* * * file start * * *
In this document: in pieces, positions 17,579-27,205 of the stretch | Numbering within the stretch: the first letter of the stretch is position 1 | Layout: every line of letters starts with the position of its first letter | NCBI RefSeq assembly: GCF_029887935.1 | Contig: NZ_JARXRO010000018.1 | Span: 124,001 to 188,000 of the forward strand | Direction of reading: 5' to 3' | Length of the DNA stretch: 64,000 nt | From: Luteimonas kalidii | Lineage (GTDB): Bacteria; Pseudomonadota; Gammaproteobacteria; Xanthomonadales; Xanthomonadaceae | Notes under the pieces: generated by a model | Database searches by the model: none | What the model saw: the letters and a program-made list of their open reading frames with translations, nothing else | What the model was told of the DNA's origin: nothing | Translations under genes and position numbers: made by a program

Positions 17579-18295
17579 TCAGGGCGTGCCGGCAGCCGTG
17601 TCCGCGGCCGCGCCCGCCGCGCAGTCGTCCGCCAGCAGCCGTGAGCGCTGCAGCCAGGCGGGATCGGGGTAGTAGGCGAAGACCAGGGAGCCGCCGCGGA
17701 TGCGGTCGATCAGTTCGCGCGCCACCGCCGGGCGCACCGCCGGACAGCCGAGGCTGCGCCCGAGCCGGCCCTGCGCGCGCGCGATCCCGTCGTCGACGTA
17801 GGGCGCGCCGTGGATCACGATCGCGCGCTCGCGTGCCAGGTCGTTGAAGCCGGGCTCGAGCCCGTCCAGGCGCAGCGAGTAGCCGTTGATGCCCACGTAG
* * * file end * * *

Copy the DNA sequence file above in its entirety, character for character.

In this document: in pieces, positions 17,579-27,205 of the stretch | Numbering within the stretch: the first letter of the stretch is position 1 | Layout: every line of letters starts with the position of its first letter | NCBI RefSeq assembly: GCF_029887935.1 | Contig: NZ_JARXRO010000018.1 | Span: 124,001 to 188,000 of the forward strand | Direction of reading: 5' to 3' | Length of the DNA stretch: 64,000 nt | From: Luteimonas kalidii | Lineage (GTDB): Bacteria; Pseudomonadota; Gammaproteobacteria; Xanthomonadales; Xanthomonadaceae | Notes under the pieces: generated by a model | Database searches by the model: none | What the model saw: the letters and a program-made list of their open reading frames with translations, nothing else | What the model was told of the DNA's origin: nothing | Translations under genes and position numbers: made by a program

Positions 17579-18295
17579 TCAGGGCGTGCCGGCAGCCGTG
17601 TCCGCGGCCGCGCCCGCCGCGCAGTCGTCCGCCAGCAGCCGTGAGCGCTGCAGCCAGGCGGGATCGGGGTAGTAGGCGAAGACCAGGGAGCCGCCGCGGA
17701 TGCGGTCGATCAGTTCGCGCGCCACCGCCGGGCGCACCGCCGGACAGCCGAGGCTGCGCCCGAGCCGGCCCTGCGCGCGCGCGATCCCGTCGTCGACGTA
17801 GGGCGCGCCGTGGATCACGATCGCGCGCTCGCGTGCCAGGTCGTTGAAGCCGGGCTCGAGCCCGTCCAGGCGCAGCGAGTAGCCGTTGATGCCCACGTAG